Larissa: In the feature backlog for BIND 9 we've rated things by priority and value, in Trac we have some of that but not all of it. I think if we can assign priority and severity in there, maybe we can figure out some process for working some of them into every sprint. And ones people want can have higher priority. We did that in BIND 9 and possibly that would be useful here.

Stephen: Since we'll put the list of tasks on the wiki if you can e-mail me the ticket numbers you think are important... if they potentially have impact on the A-Team work as well, if they will take a few hours...

Jelte: One is a few hours, the other two are 1 or 2 days...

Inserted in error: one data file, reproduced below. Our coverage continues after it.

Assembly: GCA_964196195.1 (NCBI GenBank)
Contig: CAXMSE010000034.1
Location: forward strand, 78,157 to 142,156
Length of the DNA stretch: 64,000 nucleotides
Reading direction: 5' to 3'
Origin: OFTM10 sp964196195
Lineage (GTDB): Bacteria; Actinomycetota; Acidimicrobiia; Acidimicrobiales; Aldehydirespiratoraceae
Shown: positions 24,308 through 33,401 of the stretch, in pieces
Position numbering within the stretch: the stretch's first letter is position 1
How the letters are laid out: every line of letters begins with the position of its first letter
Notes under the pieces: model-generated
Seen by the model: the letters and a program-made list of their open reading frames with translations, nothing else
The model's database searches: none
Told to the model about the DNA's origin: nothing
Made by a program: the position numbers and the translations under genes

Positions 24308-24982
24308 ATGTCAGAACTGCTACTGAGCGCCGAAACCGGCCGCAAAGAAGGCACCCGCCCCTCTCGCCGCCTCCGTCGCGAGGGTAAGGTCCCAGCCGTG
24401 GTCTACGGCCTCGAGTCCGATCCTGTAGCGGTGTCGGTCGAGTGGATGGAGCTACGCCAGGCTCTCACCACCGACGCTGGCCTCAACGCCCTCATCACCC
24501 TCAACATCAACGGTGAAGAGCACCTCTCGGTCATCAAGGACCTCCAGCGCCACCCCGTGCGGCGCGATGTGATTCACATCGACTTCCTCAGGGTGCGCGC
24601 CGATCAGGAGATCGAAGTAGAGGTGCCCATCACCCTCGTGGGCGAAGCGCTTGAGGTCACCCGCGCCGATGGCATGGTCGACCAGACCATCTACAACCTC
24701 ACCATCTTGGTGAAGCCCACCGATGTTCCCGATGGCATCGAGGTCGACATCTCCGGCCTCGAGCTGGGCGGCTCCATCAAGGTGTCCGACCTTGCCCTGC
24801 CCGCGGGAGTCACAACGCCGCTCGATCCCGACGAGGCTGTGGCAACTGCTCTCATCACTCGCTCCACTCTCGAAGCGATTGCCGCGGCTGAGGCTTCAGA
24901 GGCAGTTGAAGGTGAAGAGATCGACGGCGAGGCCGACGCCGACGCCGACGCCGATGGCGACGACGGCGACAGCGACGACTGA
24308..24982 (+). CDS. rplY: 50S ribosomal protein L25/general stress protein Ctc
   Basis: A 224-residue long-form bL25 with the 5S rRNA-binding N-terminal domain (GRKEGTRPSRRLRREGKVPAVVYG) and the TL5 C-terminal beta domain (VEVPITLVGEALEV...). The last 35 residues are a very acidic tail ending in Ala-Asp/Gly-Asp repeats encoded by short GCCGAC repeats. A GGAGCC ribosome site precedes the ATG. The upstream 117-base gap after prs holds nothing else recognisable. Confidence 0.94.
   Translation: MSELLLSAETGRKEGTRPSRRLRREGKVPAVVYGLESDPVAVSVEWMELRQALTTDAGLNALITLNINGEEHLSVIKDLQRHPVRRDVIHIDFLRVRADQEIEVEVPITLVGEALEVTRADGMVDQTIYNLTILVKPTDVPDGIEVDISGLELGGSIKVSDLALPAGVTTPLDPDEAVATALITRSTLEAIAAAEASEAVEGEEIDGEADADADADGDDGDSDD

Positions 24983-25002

Stephen: E-mail them!

Jeremy: I benchmarked #327 at the branch point and then also later. It had a 25% slowdown on queries per second. A very significant slowdown. Someone needs to spend some time re-evaluating it and tracking it down. It was in the auth server, but it was abstracted out in #327 in that code. We can either do it now or 6 months or a year from now! Just to point out the auth server dropped from 45k queries/sec to 2k queries/sec. Over time it has been a lot more. It is substantially getting slower and slower.

Jelte: Lot of allocations and freeing in every query right now.

Stephen: To me that is sounding as though we need to tackle this early on. Maybe get some custom allocators and deallocators written. Otherwise we'll have problems later on.

Michal: First solve memory leaks, then optimize allocations.

Jelte: I fixed all the memory leaks I could find.

Michal: I'm not saying speed is not important! But I am skeptical about including it in this sprint.